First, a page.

Wednesday, 11 December 2013
The Small Things That Mattered
In October 2005, I had missed the opportunity to be on the Bellview air crash only by the whiskers. October 2010, I was a few feet away at the Eagle Square, Abuja when a car loaded with explosive devices went off. As I was trying to look for my driver parked some yards off the site of the blast, a second explosion went off. And only yesterday (15th April, 2013) I missed being present at the 117th edition of the Boston Marathon only because I had deadlines at school, which I was determined to meet. I cannot say that I cheated death on these occasions as I only had the fortune of not being present at the wrong places.
For me, these three events and others not mentioned are reminders of the inevitability of death for every living being. Especially, I was reminded to scribble this tribute to a dearly departed mother, aunty – and one who had shown me love for each of the days that we had known each other. On instances like this, there are many ways by which people are eulogized, quixotically too. Only for a few people will the words flow effortlessly. Being that I am not one to flatter, or shower praises on people no matter how close they are to me or how lofty I hold such a person, I sometimes struggle with doing stuff like this. Quite often, I have realized that the small, usually token and unspoken actions make more meaning to me than the loud ones. Perforce and of principle, I do not accept gift from people. I can count less than ten people from whom I will willingly accept any item as present – Funmilayo Aduni Olayinka is one of such few persons.
In essence, when I got the call about the sudden death of Funmi (I have elected to use first name just so I can console myself further towards a predetermined closure – maybe it will work), I was almost for the first time, shocked about the death of anybody under the sun! Almost two weeks hence, I continue to experience momentary spasms of sadness in my suspended disbelief that Funmi is dead and I will not see her again. You mean I will not be able to hug Funmi again?
Yes, we were that close and we would always embrace as a cozy form of salutation almost every time we saw. She was brilliant, beautiful and bold at once. Quite very few of them come with such combined honours. She actually remains one of the few women I have met and loved at once. In what continued to seem awkward to me, we warmed up to each other quite easily quickly. What is more, despite the huge age gap, she honoured me for the entire period that we knew each other. Every time we have had to discuss serious, or not too serious issues, she will hardly call without putting “Mr.” before my name. That singular mellifluous voice that calls me “Mr. Egghead” is no more. Moreover, she relates with me with such candor but she will never dismiss my suggestions even if she disagrees. To think that only in December, to encourage her on the thankless work for Ekiti State, I’d bought her a copy of UAE’s Sheikh Mohammed bin Rashid Al Maktoum’s “My Vision: Challenges in the Race for Excellence”. She probably never got around to read that one.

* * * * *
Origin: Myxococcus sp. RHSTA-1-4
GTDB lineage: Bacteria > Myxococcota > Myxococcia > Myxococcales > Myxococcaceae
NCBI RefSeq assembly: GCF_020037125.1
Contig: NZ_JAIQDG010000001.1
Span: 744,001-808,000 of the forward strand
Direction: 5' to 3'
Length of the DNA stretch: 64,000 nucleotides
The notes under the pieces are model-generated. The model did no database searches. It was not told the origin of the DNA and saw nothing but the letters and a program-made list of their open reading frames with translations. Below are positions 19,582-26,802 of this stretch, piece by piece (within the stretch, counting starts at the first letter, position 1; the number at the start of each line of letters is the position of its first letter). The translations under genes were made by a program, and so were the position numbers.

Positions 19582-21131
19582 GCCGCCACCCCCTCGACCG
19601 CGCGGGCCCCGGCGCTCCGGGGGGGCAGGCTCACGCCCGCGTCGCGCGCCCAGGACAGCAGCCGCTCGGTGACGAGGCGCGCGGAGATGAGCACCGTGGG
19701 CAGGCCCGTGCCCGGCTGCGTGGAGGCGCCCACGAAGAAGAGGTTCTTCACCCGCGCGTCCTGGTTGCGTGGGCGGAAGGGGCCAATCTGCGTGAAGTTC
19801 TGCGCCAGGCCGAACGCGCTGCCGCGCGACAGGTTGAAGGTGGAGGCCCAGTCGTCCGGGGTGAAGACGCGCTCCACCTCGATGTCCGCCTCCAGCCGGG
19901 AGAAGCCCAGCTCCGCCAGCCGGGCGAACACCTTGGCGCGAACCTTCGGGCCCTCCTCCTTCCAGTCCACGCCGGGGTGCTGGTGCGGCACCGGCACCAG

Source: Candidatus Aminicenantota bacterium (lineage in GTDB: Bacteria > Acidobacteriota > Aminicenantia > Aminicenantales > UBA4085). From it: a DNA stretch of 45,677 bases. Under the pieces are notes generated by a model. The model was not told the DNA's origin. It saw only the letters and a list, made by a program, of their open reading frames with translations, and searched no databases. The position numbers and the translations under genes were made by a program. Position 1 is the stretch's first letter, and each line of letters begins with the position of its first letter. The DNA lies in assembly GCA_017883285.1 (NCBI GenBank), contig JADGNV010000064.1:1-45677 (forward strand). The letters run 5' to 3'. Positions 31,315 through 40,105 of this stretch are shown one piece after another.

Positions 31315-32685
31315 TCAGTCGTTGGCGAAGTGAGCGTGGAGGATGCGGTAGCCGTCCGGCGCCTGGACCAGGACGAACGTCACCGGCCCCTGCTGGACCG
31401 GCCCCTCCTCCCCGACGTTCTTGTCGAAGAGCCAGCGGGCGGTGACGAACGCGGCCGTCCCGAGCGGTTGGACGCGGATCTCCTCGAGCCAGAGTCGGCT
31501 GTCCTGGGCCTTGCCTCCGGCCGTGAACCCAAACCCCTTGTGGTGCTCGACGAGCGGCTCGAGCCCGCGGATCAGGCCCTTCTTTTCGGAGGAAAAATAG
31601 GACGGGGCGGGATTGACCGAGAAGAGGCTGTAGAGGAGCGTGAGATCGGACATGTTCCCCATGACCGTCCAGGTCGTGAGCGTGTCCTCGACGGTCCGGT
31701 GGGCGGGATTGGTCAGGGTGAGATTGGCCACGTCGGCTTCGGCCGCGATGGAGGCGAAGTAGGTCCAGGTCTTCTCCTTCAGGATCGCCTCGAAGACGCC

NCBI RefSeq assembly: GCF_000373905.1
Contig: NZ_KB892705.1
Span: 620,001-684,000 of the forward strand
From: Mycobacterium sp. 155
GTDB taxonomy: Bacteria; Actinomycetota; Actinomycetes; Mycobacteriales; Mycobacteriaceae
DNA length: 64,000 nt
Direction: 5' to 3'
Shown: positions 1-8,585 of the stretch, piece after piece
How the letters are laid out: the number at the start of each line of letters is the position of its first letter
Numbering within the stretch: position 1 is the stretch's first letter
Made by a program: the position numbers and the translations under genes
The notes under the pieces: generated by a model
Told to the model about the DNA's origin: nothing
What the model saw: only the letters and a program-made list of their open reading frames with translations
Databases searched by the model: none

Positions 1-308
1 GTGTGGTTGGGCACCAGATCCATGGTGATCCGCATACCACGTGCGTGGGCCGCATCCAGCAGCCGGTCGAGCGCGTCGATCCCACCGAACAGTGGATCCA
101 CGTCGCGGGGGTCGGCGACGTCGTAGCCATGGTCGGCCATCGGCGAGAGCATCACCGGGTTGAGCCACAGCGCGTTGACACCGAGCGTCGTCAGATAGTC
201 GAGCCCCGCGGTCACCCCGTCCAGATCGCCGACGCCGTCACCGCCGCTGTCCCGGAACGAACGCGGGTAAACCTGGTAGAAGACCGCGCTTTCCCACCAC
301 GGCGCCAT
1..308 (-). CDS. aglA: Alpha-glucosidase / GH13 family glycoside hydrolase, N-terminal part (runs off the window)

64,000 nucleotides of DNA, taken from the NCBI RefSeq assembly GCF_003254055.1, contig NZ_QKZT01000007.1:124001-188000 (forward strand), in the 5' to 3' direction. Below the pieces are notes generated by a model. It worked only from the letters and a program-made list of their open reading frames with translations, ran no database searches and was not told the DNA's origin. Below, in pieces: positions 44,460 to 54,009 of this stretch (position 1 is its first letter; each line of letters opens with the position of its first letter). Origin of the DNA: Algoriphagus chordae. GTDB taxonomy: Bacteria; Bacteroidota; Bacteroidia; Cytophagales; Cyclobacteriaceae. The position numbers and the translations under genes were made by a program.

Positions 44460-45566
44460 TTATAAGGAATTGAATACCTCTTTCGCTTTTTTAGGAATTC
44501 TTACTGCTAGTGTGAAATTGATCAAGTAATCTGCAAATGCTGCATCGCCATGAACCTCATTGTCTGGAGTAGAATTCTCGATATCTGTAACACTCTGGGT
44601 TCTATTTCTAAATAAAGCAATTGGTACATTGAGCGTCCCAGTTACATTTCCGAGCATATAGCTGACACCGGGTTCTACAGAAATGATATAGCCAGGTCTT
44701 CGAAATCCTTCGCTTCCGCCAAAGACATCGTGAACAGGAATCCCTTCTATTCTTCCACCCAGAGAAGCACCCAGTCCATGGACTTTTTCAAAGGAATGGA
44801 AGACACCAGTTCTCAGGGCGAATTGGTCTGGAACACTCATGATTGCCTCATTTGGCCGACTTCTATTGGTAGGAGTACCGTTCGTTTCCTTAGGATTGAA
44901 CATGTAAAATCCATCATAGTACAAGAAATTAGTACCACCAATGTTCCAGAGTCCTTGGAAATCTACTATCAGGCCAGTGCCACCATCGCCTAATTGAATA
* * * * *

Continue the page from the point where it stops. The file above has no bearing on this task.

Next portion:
Motherly Funmi, she knew I hardly eat so she would ensure that I had a constant supply of snacks, cake and chin-chin to be precise. When my biological mother – I have many of them now really – turned 60, I’d sent her number to two dearly close people to wish her well. Only, Funmi called her! For this alone, my mother who never met her in person, cried when she heard of her demise. Whenever she was too busy to attend to any pressing item in her email, she would call me to access her emails and treat. I was not her direct assistant but she welcomed me that much into her privacy. I am glad I never disappointed that much-reposed confidence.
Funmi would call me, at least once, every month since I left for school and even when she was not able to speak to me directly, she would leave a voice note or write a mail – always ending in “LOVE YOU”. Once, I was joking with her daughter and I’d said, “Please don’t tell your dad but I love your mom. Yes quote me.” We both laughed at it then, but it has now dawned on me that I meant what I said. Basically, I am not flippant with use of the ‘love’ word. A couple of months earlier, in an exchange of banter; a colleague had hinted to her that I was proposing to ask her daughter out (this was made-up joke) and that she should lock the lady away from my presence. She’d responded, “And so? It will be [a case of] two consenting adults. What is my own?”
That was the uncommon maturity with which I came to know and appreciate Funmi. Gaiety, elegant and meticulous, she is the reference point with which a dutiful young man will pray to have a woman in his life. I recalled thanking her for being an amazon and for her resolute support behind Kayode Fayemi. She was simply awesome. In fact, in my modest knowledge of Ekiti, I am not sure Kayode Fayemi could have had a better company in person or in personality. Funmi’s niche was super-exceptional. Yet, she will self-effacingly make it repeatedly bare that no one was indispensable. She scaled all the stereotypes associated with having female deputies or of women going into public life. She was more than competent in Kayode’s absence. She was aspirational and inspirational and she affected all around her with those spirits. She was genial but equally no-nonsense. In Nigeria’s fiery political scape, Funmi was a Deputy’s Deputy. She was adorable, lovable and affable. She was so sweet.
I really did not expect I would be writing you a tribute this soon. I will not have brought myself to write it but the force of pull of your spirit on me makes me relentlessly restless. Sadly, this prose will not bring me the closure that I longingly desired. I am incorrigibly endeared to you, ma.
Funmi Aduni, chin-chin!
Fellow, Harvard University
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